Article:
Under a big top stuffed with clownish villainy and death-defying romance and a menagerie of beasts human or otherwise, Water for Elephants is quite the three-ring circus of a flick. When the tent folds and the dust settles, the question is not whether the movie is good - sorry, not a chance - but whether it's garish enough, sappy enough, Hollywood enough to rise to the level of being likeably bad. Is it, in short, a guilty pleasure? Answer forthcoming.
For those unfamiliar with best-seller lists, the source is Sara Gruen's operatic novel, although screenwriter Richard LaGravenese has conflated a couple of key characters while still mimicking the book's methods - mounting the story as an extended flashback inside a present-day frame, complete with an aged narrator to kick-start the reminiscence. Now LaGravenese's talents are highly valued in certain circles, the ones with a reverence for the likes of The Horse Whisperer and The Bridges of Madison County. Those same circles will likely be untroubled by that fact that his structure robs the yarn of some suspense - our hero's fate is known from the outset - even as it promises a climactic "disaster" of historic proportions. Big talk - we'll see about that.
Quickly, the flashback returns us to 1931, where Jacob (Robert Pattinson) is a veterinary student at Cornell University when his parents die in a car wreck, a tragedy that leaves him, in an instant, orphaned and homeless. Naturally, he rides the rails, hopping a train one dark night and waking the next morning to discover this is no ordinary choo-choo. Seems that Jacob has accidentally run away to join the circus - the Benzini Bros. Circus, to be precise, not exactly in the class of the Ringling siblings but a going concern nonetheless. Or as Jacob so poetically puts it after sneaking a peek at the unfurled canvas and the acrobats and high-flyers and tight-rope walkers and especially the beautiful Marlena on her white steed, "They created heaven in one day."
Director Francis Lawrence works even faster. With a cinematographic assist from Rodrigo Prieto, he manages to instantly recreate the Depression as a sun-dappled, set-dressed, gold-burnished slice of paradise. Tough times never looked so good. Still, in these early frames, there's fun to be had when the lens pokes (albeit discreetly) into heaven's underbelly - the strippers beckoning the men folk into a private tent, the tainted meat fed to the caged animals, the toothless lion that's all roar and no bite. Fun too is Christoph Waltz as the scariest cat in the place. His August is the owner, ringleader, top con artist, and, yes, another inglorious bastard, a psychotic mix of snake charm and undiluted menace whose idea of corporate downsizing is to toss any extraneous labour right off the speeding train. Oh, he's also Marlena's husband.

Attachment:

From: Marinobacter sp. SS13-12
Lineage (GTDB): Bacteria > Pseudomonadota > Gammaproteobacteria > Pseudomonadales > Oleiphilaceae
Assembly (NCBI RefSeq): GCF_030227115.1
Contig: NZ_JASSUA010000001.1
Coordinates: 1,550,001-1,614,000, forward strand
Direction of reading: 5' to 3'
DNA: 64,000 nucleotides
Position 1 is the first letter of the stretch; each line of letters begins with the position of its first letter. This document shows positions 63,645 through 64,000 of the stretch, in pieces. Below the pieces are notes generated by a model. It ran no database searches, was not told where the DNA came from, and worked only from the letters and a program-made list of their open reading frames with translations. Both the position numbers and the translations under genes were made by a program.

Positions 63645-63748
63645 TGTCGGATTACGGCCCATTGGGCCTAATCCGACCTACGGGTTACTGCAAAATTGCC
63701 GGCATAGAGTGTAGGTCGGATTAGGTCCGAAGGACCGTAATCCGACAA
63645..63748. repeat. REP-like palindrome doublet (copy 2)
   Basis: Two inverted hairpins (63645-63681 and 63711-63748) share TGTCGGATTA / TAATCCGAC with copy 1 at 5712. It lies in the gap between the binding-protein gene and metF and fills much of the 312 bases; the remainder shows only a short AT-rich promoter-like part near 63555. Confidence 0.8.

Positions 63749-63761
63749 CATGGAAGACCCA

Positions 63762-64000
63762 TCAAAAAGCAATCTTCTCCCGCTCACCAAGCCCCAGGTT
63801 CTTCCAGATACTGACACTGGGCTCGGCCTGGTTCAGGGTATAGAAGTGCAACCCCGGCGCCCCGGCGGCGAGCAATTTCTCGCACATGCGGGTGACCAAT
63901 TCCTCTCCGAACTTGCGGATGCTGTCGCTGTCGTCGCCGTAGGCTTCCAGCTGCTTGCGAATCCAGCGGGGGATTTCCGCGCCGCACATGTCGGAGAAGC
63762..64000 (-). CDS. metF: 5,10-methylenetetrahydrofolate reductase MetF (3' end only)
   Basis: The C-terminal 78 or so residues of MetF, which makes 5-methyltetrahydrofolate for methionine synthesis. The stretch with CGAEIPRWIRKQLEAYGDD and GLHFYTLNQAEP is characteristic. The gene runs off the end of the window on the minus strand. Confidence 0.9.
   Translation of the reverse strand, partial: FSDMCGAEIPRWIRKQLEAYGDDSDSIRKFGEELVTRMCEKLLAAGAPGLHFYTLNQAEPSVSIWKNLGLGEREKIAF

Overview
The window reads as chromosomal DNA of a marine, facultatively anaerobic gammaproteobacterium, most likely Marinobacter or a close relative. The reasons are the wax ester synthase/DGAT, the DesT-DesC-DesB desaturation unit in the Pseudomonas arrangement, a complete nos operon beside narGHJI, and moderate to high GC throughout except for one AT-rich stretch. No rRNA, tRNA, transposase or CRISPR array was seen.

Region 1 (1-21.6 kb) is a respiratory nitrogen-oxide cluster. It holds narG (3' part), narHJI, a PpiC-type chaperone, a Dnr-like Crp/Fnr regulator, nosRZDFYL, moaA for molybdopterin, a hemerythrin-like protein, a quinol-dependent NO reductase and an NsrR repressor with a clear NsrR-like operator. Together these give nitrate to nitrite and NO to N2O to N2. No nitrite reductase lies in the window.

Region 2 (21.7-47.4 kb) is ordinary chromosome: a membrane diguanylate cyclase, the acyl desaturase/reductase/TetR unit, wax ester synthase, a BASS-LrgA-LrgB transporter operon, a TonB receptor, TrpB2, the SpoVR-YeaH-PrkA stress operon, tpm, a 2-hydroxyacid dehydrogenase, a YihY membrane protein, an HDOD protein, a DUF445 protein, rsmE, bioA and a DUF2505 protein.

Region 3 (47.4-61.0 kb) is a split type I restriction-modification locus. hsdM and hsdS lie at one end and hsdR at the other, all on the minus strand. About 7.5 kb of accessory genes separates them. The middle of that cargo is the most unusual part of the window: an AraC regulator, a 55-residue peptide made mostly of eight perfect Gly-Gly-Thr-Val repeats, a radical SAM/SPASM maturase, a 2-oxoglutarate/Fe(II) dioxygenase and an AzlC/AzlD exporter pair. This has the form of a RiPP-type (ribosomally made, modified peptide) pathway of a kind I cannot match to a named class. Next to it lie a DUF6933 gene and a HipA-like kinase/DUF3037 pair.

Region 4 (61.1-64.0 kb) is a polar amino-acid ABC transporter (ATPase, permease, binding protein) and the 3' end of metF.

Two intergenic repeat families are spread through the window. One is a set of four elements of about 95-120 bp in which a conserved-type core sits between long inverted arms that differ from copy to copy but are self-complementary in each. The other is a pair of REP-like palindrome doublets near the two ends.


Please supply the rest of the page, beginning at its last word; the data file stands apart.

We're led to believe that lovely Marlena is a product of countless foster homes, a school-of-hard-knocks grad plucked off the mean streets by August and invited into a marriage of mutual convenience and, it's hinted, kinky sex. Well, all that's a tad difficult to credit given the amusingly miscast presence of Reese Witherspoon who, much like the Depression, is shot to resemble a sunny innocent, with just the cutest freckles on her pert little nose. Then again, innocents do attract, which helps to explain the budding romance with boyish Jacob.
Hired on as the circus vet, he bonds with Marlena over her stricken horsie, and later they make up an amorous threesome with the real star of the show. That would be Rosie the elephant, an amiable behemoth who boasts freckles of her own and a pachyderm's knack for stealing every scene she's in. You gotta love Rosie. Some segments of the audience will probably love Pattinson too. Indeed, stripped of his vampiric duties in Twilight, and playing the quietly observant type, he acquits himself relatively well, at least up to the point when the quiet is broken with dialogue like, "You're a beautiful woman, you deserve a beautiful life".
As for that pledged "disaster" at the climax, it seemed woefully anti-climactic to these skeptical eyes. Of course, skepticism is precisely what any visit to the circus demands that you leave behind. Which brings me back to the opening question. The elephant in the picture is obvious, but the one in the room is harder to quantify: Does the sheer Hollywood hoopla - hunky young Pattinson, histrionic Waltz, Witherspoon haloed in back-lighting, Rosie doing head-stands, the Depression making nice - add up to a perversely enjoyable brand of something that can be loosely called entertainment? I think it does. More important, for the sake of the tinsel in Tinseltown, I know it must.
Water for Elephants
- Directed by Francis Lawrence
- Written by Richard LaGravenese
- Starring Robert Pattinson, Reese Witherspoon, Christoph Waltz
- Classification: PG